You’ve reached us outside of our opening hours. Create your account to get access to My Elder, our online portal for arranging care and accessing information to support your journey to care.
Live-in care Vs Other types of care
- Choosing a care option for your loved one can be a difficult process and usually follows a big life change for many families.
- It is common for families to be pointed towards standard care options such as care homes, however there are other, potentially more suitable options available.
- Live-in care is an alternative to typical care types, offering full-time care and support in the comfort of your own home.
If your loved one has reached a stage where they need assistance with many aspects of their daily life, you may be wondering if elderly care is appropriate and which type would best suit their needs.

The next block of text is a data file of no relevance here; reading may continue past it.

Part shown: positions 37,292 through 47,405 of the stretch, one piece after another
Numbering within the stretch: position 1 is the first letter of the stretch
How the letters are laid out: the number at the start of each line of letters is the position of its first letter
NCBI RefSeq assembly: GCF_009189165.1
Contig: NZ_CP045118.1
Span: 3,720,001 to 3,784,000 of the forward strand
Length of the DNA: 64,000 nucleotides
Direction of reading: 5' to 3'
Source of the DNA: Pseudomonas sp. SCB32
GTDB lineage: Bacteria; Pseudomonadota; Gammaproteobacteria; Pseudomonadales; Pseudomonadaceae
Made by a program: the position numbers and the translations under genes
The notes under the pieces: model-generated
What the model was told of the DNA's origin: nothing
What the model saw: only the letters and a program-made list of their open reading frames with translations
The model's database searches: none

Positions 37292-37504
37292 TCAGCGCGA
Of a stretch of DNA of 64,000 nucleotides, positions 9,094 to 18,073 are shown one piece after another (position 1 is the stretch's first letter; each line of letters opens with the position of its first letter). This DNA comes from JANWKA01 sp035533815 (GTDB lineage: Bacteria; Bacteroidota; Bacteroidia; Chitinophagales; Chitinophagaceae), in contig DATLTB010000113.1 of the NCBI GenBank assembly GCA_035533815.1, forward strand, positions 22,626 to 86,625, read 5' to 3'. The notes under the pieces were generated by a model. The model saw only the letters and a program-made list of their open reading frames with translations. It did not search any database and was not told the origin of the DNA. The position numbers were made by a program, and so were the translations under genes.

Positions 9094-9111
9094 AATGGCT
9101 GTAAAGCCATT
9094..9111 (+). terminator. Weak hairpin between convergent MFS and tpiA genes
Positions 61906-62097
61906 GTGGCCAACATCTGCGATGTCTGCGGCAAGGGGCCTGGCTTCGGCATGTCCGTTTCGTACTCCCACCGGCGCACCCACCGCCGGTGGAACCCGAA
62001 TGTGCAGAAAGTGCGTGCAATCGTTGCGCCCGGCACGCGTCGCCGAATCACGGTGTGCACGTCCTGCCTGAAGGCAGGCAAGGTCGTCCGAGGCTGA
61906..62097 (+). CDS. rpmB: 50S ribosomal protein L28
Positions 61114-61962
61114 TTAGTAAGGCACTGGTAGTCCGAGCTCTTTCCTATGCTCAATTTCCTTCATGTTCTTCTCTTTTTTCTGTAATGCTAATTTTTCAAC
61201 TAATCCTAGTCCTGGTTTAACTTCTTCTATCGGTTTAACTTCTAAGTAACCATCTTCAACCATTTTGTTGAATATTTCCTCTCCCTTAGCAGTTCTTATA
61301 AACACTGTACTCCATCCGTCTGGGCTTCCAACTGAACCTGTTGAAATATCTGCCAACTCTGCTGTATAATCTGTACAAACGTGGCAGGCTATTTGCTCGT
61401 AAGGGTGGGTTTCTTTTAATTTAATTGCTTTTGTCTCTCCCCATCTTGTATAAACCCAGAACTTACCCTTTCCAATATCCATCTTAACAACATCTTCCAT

For many families, choosing a care option can be a difficult process – especially as it often comes as a result of a big change to the life of someone close to you – following a stroke, a fall or a diagnosis of a medical condition, like dementia.
It’s a hard moment. Deciding which care option is best for your loved one can feel like an overwhelming decision. You’ll likely already have a social worker or health professional who can advise on the choices available to you. This can be a great source of support.
However, often they may limit the options they signpost you towards – frequently recommending either a care home or hourly home care. Many families simply accept one of these with a sense of resignation, and a feeling that it’s inevitable. But, it isn’t.